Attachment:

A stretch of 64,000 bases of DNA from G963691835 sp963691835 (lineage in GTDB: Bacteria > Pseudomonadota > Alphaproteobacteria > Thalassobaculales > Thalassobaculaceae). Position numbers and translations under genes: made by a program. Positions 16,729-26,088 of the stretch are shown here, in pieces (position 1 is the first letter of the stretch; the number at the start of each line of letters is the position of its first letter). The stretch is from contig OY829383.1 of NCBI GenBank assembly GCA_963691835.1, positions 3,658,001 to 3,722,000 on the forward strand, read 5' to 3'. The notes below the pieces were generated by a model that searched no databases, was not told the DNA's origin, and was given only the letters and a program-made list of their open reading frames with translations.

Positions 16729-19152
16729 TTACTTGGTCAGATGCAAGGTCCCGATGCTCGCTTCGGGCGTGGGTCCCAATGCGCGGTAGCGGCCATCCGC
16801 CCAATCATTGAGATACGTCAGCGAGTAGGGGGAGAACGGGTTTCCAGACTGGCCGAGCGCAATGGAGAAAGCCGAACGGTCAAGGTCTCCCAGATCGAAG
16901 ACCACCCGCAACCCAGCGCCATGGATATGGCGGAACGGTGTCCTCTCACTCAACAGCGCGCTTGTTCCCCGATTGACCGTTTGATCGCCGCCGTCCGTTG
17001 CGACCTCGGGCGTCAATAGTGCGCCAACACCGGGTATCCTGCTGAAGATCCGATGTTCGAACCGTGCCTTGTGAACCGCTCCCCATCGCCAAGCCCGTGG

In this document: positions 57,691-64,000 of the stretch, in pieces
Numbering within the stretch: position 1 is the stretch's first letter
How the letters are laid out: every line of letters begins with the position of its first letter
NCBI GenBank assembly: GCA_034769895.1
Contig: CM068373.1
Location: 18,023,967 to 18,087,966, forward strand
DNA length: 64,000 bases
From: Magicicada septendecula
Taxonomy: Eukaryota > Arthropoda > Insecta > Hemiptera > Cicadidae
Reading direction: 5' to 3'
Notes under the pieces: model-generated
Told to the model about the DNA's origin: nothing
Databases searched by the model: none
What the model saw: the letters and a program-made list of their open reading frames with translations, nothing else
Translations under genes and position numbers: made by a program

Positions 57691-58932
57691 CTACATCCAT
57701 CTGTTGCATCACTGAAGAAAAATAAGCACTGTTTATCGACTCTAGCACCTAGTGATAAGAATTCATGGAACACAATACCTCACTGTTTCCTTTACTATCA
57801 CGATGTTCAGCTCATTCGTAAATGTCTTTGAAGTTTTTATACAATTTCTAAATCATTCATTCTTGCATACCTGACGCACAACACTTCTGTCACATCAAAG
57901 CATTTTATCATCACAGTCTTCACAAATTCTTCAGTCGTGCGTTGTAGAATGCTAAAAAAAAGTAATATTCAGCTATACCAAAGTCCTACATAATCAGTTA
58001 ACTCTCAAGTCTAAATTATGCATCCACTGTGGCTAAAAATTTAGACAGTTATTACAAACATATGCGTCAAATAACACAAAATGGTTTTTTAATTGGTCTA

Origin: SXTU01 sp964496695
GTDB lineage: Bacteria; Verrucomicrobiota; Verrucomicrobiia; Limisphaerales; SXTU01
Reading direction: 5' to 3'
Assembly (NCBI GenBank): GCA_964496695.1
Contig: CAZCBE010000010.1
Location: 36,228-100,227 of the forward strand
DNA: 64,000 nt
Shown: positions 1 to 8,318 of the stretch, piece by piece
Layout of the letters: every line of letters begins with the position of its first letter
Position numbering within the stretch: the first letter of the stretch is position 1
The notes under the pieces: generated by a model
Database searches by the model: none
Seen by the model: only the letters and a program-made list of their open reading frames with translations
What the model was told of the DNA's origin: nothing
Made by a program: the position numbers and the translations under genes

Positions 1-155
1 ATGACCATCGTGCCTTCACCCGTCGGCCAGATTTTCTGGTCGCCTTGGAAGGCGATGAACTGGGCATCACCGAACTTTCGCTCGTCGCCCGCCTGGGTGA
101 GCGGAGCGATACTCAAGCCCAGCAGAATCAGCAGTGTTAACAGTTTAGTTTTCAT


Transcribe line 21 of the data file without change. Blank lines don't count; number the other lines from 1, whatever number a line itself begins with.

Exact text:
Translations under genes and position numbers: made by a program